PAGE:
Re: Why mailing-lists? Usenet have been invented, I hear. ;-)
Ok for those that have replied to my post -
1. I'm relatively new to linux in general and totally new to Debian
2. I don't think what the original poor guy wrote in his email (to which
some peoples responses upset me and let me to post my reply) deserved what
3. I haven't posted any help queries to Debian mailing list(s) yet.
4. I'll apologise to those people/users/developers out there that are
polite, and are nice and are helpful. I guess i'm getting cynical on what
i've seen elsewhere, and what i happened to read in some of the email
replies to point 2. Please accept my apologies for what some may consider
as myself going over the top. Look at things from a newbie point of view -
computers can be frustrating at the best of times. At the worst...
5. I understand people getting sick of "god, that same old question being
repeated again". And the nuisance value that it may have. And yes - some
people don't address their issue in a posted question in a good manner.
Instead of flaming them/publicly humiliating them why not politely tell them
the "proper" format to post questions in?
6. I personally cannot stand Microsoft blatant monopolistic behaviour, or
the poor quality of their software [in most cases]. I like linux. I like
open source, I like the values that it stands for. And I do HOPE to see
linux/open source around in ten years.
7. For those that have commented on what my Suse experience has to do with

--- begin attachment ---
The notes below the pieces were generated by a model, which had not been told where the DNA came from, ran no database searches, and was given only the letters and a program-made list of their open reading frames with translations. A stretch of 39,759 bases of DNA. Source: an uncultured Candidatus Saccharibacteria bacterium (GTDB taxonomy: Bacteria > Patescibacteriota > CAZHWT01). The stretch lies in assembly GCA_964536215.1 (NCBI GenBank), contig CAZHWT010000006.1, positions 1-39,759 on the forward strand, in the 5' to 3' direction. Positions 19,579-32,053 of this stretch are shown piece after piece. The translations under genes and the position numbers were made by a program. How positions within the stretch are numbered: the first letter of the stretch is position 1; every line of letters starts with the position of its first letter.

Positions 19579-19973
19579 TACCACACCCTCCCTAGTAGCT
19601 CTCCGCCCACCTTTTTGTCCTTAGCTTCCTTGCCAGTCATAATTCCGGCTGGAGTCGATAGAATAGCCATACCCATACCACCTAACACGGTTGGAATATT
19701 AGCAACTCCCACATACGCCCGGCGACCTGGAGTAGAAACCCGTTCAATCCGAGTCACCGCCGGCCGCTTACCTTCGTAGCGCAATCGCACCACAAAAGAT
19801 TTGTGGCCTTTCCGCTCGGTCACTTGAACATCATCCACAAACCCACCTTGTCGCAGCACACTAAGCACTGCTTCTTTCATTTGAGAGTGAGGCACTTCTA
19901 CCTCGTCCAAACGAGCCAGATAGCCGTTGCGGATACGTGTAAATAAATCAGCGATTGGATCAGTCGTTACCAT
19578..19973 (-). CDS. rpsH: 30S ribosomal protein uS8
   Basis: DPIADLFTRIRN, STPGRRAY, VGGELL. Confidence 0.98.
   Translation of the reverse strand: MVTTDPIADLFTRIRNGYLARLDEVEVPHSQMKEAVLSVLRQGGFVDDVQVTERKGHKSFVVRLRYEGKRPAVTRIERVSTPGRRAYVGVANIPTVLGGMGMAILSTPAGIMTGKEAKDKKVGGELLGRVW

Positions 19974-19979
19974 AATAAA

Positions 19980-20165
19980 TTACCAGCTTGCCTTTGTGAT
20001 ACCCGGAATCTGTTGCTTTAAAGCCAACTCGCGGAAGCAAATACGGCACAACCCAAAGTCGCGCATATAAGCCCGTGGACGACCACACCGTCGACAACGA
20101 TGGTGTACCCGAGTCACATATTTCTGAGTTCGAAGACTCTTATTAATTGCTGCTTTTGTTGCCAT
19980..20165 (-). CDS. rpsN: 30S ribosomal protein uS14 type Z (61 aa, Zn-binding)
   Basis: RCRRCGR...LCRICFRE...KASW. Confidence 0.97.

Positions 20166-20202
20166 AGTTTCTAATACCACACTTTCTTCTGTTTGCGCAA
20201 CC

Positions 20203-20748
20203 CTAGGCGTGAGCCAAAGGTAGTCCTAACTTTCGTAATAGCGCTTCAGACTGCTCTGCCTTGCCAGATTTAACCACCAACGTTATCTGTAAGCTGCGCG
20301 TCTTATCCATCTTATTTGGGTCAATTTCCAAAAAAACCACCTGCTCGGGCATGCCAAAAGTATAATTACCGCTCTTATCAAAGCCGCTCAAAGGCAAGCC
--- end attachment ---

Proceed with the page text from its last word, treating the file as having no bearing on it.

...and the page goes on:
a Debian mailing list, it was purely an example of what I considered poor
service/support. As a paying customer of Suse' I feel that I have every
right to expect appropriate support. Whatever happened to the old adage,
"the customer is always right"?
8. I do actually use man, info, howto pages. I also use google searches.
I don't understand much, but I do try. My knowledge of linux is not good
enough (yet) for me to confidently write man pages etc etc. It is something
i've actually considered down the track, when my knowledge is far superior.
I do honestly feel it's a area of open source that can be really improved.
9. The sheer scope of inbound emails is enormous. It's hard to keep up
with them all, and I think that's what the gentleman mentioned in point 2.
10. Remember that english is not everyones main tongue. Writing skills are
always weaker for a person from a NESB (non english speaking background).
Dave W Pastern